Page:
The Frontiers of Science symposia began in 1989 as a program of the National Academy of Sciences (NAS) for outstanding early career researchers, under the age of 45, with two main goals: to give participants a broad scientific perspective by exposing them to ground-breaking research in fields far from their own; and to develop a network that will help participants as they progress to increasingly responsible positions of leadership in the scientific community.

The Frontiers program identifies futures leaders of science, both within the US and abroad, and presents this select group with a valuable network for them to develop their leadership potential.

Unique Meeting Format

At each Frontiers symposium, approximately 70-100 young scientists attend a 2.5-to 3-day meeting, during which some 25 of them report on current research within their disciplines in
eight two-hour sessions. The meetings are highly involved, as participants who are not on the formal program present their own research during the flash posters talks and two poster sessions at each meeting.

The symposium also includes ample free time for informal discussions, including cultural excursions, and meals at which seating is assigned to ensure a diverse group of attendees at each table. These future leaders of US and international science not only discuss ground-breaking advances in the formal sessions, but also take advantage of unstructured time to compare career trajectories, develop contacts within and outside their
fields, and develop a broad perspective on cutting-edge research across a variety of fields, and within different countries.

In 2005, the Los Angeles, California-based Kavli Foundation, which supports scientific research, honors scientific achievement, and promotes public understanding of scientists and their work, provided a 10-year, $5 million grant. In 2015 the Kavli Foundation renewed its commitment to Frontiers with a ten-year $5.5-million grant, providing a solid financial foundation for the program over the next decade, enabling broader dissemination of the content of each symposium, and strengthening opportunities for continued connections between participants over the years.  Participants in Frontiers symposia are designated Kavli Fellows.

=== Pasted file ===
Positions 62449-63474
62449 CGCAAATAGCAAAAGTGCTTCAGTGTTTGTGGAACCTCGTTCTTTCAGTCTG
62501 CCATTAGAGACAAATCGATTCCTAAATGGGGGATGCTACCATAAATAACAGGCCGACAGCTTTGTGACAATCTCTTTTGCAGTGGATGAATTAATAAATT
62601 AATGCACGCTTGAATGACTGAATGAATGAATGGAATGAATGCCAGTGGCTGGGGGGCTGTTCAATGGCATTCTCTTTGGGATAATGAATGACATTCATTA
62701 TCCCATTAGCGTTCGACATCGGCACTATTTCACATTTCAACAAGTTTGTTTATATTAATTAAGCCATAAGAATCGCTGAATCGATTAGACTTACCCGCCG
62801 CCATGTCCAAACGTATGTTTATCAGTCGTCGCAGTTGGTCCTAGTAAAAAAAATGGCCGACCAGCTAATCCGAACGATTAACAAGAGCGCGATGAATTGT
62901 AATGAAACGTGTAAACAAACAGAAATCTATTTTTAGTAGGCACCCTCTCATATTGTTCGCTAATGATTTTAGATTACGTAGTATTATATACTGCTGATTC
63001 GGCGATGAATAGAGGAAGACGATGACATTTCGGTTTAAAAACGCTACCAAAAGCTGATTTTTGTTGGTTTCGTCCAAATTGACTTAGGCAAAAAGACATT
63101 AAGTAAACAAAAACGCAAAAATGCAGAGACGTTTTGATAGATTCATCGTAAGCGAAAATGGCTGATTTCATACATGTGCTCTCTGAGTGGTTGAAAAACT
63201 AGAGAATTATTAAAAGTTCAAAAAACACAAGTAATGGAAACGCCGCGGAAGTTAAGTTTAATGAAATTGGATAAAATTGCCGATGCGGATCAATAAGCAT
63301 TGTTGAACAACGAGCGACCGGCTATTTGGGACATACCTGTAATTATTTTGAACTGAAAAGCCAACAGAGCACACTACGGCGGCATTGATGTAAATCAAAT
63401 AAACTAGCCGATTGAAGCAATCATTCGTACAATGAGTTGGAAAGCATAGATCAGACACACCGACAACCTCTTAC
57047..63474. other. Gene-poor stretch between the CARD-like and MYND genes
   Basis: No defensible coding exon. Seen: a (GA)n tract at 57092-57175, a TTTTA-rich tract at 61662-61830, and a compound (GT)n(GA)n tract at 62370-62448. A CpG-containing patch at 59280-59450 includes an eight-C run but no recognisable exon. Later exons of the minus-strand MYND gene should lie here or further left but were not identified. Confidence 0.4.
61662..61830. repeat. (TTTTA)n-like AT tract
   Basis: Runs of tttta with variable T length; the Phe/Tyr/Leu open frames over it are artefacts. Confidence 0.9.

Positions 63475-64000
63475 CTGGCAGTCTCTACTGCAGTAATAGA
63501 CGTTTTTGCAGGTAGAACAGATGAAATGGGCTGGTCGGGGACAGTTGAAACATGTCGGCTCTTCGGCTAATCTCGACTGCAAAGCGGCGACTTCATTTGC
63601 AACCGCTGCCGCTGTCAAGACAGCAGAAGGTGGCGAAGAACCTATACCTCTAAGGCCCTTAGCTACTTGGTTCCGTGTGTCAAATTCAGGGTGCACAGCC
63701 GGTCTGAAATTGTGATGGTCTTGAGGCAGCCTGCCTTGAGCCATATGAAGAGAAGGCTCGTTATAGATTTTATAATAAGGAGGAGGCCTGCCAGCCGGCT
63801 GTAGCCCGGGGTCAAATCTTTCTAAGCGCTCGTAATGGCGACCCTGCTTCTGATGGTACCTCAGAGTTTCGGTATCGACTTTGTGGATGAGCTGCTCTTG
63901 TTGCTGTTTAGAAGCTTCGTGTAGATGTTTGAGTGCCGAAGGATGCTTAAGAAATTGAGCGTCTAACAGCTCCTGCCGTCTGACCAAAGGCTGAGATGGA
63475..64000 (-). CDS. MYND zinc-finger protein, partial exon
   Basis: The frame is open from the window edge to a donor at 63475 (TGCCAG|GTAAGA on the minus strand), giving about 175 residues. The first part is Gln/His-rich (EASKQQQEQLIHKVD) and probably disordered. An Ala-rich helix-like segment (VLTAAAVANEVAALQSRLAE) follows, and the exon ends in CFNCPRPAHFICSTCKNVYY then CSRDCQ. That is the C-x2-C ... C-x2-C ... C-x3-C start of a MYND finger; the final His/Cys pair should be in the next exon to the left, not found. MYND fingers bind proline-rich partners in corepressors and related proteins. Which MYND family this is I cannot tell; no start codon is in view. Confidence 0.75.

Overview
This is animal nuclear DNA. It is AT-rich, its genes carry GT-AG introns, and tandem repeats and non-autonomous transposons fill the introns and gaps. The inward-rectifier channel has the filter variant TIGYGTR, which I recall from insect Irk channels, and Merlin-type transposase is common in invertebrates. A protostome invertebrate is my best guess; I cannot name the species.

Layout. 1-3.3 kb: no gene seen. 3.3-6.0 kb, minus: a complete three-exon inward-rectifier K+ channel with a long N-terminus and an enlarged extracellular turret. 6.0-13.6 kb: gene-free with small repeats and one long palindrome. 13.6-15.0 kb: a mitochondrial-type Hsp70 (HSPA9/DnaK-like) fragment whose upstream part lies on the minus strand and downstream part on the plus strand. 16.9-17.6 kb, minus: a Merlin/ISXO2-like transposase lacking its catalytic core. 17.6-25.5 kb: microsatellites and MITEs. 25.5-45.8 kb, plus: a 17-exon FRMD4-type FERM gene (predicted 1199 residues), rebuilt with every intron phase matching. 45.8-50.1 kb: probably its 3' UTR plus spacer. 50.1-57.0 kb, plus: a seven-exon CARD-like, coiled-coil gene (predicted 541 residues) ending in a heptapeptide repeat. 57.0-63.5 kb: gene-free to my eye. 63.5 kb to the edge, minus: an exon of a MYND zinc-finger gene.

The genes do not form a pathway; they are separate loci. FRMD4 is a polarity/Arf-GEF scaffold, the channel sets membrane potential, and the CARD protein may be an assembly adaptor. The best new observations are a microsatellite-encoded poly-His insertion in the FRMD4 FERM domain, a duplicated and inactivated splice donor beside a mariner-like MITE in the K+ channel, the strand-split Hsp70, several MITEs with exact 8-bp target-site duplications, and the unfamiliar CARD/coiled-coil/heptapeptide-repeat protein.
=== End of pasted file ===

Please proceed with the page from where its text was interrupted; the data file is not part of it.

International Expansion

The Frontiers program began with a symposium for early career U.S. scientists in 1989 and has expanded significantly across the globe over the past thirty years. The first bilateral partnership began with Germany in 1995. The program quickly expanded to include both China and Japan in 1998. One-year symposia took place with both the United Kingdom (2004) and France (2008) as part of a program to educate scientific organizations on the Frontiers model. The growth continued in 2005 with a bilateral partnership with India that was later placed on hiatus in 2015. Expansion of the program into Asia continued with Indonesia in 2011 and then finished with Israel and S. Korea in 2013.  Current partners include China, Germany, Japan, S. Korea and Israel.

Frontiers Alumni

Presently the Frontiers alumni group contains over 6,600 researchers and represents 28 different countries. The US cohort represents 58% of the alumni group and the oldest partnerships – Germany, China and Japan represent the largest cohorts of international alumni.  Additionally, the Frontiers alumni network spans 35 years and includes 19 alumni who have been awarded the Nobel Prizes and 335 who have been elected to the National Academy of Sciences - over 13% of the current membership, including 21 who were elected in 2023.